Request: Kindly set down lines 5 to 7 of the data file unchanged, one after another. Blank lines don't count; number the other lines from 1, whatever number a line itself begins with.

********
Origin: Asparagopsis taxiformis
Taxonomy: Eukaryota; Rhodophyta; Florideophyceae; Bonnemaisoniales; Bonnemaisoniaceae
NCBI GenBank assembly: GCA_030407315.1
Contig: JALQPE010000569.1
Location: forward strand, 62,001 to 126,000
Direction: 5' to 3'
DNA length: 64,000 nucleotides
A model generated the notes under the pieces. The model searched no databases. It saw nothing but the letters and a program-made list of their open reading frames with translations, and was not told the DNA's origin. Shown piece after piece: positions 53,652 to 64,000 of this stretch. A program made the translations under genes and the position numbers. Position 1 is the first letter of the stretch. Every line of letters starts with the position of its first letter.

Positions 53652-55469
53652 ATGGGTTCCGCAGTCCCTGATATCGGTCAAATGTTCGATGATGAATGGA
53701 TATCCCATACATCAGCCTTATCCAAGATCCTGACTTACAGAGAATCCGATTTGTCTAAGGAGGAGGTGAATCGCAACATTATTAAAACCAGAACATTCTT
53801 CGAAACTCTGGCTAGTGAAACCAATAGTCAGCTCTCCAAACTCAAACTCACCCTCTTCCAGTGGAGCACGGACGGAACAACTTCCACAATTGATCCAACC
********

Location: forward strand, 62,001 to 126,000
Direction: 5' to 3'
DNA length: 64,000 nucleotides